I love purely functional languages like haskell and erlang, because of their strong control over mutation, but there are practical aspects of them I really don't like. Specifically, I think it's ridiculous that neither has support for named optional arguments to functions like python has. Named optional arguments are ridiculously ridiculously useful. I honestly think they are the number one reason people like python so much. They are obviously compatible with the idea of strong mutation control, so is there a language out there with strong mutation control and named optional arguments?

As a preemptive response to the pedantic weenies who will say that haskell actually does have support for named optional arguments, I have seen what constitutes such a thing in haskell (https://github.com/Gabriel439/Haskell-Optional-Args-Library/blob/master/src/Data/Optional.hs, https://stackoverflow.com/questions/7781096/is-there-a-better-way-to-have-optional-arguments-in-haskell or http://neilmitchell.blogspot.ca/2008/04/optional-parameters-in-haskell.html for example) and it's massively fugly compared to python. Ditto, erlang.

I understand that haskell's strict one input, one output approach to functions is probably incompatible with the idea of optional arguments, as implemented in python, but I think this one in, one out approach is much more of a nerdy mathy doing-things-because-we-can kind of thing than it is an actually useful language feature. Go ahead and ask me why somewhere else, but the point is whatever replacement I seek does not have to (and probably couldn't) work under the same one input, one output principle and I am completely OK with that.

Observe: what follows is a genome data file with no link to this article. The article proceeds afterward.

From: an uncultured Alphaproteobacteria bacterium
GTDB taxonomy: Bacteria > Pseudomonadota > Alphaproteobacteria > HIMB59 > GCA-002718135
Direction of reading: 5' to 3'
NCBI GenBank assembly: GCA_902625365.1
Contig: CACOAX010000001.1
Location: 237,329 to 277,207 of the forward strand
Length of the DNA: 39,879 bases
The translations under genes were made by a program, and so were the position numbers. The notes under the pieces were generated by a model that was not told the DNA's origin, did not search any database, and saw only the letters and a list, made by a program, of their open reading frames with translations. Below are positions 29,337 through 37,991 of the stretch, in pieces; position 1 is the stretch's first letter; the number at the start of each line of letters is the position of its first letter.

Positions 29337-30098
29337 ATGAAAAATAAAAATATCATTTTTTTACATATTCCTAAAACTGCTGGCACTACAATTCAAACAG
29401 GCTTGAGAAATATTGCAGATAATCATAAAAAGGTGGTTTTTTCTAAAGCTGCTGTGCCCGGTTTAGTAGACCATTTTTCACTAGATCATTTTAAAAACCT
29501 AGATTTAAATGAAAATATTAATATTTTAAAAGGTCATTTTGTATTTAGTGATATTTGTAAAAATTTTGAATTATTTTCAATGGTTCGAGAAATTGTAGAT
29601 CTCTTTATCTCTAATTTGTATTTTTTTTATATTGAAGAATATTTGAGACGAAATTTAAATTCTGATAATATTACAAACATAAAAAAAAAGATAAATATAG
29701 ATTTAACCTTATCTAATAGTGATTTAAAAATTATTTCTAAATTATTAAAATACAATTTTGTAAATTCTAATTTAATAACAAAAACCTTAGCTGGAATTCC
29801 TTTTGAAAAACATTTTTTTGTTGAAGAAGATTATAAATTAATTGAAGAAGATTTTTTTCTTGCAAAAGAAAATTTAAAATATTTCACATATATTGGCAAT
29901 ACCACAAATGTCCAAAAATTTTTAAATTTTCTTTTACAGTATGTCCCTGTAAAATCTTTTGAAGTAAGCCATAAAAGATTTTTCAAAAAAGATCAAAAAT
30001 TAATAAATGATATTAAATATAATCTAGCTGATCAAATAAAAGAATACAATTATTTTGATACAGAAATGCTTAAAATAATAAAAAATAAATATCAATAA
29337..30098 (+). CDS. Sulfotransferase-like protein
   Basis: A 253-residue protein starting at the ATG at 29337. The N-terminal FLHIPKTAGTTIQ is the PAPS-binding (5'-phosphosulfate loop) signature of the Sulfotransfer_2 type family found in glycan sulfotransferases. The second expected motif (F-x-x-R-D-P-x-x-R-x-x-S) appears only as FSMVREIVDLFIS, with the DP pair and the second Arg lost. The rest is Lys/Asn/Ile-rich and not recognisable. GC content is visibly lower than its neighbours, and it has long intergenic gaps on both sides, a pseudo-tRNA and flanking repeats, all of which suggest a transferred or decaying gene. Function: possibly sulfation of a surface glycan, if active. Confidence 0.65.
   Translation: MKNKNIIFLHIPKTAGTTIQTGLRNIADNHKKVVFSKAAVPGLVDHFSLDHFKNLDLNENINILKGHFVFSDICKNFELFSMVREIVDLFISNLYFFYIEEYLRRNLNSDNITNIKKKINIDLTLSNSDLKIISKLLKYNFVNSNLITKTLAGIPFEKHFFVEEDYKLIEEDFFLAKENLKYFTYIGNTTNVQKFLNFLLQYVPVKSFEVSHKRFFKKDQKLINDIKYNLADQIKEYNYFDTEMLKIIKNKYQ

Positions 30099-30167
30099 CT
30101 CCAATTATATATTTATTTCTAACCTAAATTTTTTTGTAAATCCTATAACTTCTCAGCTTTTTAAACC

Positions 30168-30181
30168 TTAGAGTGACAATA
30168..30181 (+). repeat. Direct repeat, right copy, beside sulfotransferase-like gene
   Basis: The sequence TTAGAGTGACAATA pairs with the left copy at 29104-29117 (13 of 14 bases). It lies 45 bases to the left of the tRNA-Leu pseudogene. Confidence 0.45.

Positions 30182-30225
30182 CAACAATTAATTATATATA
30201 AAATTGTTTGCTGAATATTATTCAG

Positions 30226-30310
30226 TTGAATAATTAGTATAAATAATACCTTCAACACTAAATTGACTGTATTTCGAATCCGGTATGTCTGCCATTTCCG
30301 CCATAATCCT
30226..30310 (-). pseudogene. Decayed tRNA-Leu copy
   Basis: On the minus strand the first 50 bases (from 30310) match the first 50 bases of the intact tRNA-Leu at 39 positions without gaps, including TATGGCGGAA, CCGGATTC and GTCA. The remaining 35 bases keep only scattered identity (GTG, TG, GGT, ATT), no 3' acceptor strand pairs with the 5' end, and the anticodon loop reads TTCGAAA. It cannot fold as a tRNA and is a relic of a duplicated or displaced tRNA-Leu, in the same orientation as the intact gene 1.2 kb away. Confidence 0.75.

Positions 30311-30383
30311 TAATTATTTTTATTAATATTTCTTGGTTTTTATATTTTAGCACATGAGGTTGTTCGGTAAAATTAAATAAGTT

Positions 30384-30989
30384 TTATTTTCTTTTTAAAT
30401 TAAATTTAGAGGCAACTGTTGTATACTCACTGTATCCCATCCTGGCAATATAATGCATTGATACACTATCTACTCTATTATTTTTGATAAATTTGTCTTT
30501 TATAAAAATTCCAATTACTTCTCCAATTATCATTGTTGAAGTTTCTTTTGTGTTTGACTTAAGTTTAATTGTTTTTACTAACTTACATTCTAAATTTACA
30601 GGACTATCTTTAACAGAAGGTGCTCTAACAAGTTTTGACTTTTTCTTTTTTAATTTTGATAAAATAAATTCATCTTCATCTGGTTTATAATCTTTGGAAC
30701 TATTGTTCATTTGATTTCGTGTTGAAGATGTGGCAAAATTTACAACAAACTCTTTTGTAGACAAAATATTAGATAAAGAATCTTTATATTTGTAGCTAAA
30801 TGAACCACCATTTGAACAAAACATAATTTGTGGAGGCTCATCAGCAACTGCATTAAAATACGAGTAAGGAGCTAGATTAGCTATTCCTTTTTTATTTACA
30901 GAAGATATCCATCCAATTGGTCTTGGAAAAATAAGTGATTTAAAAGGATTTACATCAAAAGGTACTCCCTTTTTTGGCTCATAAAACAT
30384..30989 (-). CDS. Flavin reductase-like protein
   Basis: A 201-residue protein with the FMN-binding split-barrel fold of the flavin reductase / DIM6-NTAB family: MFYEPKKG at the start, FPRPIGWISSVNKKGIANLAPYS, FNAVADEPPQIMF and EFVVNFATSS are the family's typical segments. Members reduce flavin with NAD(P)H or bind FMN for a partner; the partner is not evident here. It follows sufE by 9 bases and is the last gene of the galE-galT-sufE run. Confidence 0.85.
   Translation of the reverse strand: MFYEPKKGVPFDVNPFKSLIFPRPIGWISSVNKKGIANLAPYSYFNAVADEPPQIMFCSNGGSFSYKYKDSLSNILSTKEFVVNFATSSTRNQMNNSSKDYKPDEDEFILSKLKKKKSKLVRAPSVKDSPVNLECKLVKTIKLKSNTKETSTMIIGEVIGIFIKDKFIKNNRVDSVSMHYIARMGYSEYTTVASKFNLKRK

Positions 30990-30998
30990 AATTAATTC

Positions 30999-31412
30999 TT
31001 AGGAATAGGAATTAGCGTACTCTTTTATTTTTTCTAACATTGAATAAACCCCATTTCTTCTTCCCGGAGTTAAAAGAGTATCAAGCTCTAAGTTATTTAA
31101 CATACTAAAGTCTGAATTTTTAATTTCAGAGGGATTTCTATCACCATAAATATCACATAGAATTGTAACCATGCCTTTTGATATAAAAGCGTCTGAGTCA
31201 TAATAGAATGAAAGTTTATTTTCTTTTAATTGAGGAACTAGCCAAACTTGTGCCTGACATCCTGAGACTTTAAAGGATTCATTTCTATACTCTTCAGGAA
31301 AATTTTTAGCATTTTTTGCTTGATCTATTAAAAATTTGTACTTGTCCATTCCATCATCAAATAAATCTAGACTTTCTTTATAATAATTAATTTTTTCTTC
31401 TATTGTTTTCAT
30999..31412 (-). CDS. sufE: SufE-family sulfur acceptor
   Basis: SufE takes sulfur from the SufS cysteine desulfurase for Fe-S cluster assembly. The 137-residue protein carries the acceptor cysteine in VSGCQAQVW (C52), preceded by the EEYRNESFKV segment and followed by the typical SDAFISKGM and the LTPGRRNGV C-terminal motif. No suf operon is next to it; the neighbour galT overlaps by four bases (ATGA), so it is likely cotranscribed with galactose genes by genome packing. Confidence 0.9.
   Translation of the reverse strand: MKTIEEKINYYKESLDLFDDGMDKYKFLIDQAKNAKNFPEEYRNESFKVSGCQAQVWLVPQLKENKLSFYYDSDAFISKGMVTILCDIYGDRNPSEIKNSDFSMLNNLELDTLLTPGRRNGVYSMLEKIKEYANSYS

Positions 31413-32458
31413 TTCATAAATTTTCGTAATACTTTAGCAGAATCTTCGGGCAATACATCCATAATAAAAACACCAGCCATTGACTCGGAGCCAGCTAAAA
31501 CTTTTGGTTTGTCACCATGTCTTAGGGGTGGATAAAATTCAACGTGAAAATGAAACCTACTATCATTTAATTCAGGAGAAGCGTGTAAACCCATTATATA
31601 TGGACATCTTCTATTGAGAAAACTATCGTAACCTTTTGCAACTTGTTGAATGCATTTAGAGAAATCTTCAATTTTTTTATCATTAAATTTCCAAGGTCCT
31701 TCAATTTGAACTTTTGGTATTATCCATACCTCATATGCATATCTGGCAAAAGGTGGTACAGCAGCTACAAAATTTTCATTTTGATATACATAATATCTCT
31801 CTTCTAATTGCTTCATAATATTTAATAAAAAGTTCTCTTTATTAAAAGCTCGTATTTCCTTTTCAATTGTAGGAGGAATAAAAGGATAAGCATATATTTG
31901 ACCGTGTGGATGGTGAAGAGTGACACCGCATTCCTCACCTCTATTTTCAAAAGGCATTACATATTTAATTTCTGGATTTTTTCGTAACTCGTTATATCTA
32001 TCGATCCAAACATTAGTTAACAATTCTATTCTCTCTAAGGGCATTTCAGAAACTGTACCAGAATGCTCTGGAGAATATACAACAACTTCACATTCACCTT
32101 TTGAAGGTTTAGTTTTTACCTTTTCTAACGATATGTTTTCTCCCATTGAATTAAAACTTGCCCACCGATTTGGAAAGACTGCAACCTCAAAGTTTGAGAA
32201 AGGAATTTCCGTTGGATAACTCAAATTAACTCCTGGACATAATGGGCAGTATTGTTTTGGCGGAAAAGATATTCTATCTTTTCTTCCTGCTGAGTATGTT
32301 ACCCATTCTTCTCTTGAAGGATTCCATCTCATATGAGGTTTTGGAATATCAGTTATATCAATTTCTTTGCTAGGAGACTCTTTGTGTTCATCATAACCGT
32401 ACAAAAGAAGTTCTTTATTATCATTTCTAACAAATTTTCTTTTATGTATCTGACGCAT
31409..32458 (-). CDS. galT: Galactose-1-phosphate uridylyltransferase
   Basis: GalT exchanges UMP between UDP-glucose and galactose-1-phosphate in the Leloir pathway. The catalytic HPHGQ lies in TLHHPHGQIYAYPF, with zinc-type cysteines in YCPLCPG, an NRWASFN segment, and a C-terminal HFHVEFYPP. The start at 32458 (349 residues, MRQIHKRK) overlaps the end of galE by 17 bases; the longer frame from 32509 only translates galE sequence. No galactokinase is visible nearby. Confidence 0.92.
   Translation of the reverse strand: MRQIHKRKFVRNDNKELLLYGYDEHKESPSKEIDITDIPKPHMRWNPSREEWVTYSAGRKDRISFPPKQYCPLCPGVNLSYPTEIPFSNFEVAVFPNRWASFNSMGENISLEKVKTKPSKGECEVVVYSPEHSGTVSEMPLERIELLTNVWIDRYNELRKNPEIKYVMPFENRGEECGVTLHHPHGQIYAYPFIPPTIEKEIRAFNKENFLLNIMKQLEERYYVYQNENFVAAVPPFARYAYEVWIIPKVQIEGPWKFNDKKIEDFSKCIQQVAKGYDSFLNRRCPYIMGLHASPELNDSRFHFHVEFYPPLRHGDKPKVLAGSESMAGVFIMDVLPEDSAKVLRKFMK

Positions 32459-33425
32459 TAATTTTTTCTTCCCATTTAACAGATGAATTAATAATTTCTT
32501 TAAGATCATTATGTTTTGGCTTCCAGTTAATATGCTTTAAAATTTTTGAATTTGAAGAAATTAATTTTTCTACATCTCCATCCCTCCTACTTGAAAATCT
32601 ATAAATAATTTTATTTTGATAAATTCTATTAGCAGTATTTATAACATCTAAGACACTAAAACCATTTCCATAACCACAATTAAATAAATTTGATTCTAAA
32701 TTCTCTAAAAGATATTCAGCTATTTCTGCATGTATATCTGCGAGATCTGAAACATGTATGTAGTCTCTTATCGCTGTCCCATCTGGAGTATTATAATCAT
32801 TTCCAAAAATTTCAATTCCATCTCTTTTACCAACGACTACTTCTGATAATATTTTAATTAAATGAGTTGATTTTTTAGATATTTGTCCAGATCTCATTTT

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A quick web search revealed this page at Rosetta Code with code samples in a number of languages: https://rosettacode.org/wiki/Named_parameters

I would rather have left this as a comment, but lack of reputation dictates that it becomes an answer instead. I might as well elaborate:

I have first-hand experience of only a few of these, so I can't say for sure which ones fit in to your other requirements. Common Lisp and Racket are two from this list that I have tried myself and that I consider to be somewhat friendly to an immutable programming style. Clojure is in there too, but with no "native" support for named parameters (although there is an example of implementing it in Scheme on the very same page, so you could probably implement it in Clojure as well, has it has closures and macros).

There is also F#, which I have not tried but which has both named and optional parameters according to the documentation. My understanding is that this is a language that has some philosophical similarities to Haskell.

I guess my answer is F#, or one of many Lisp flavors.

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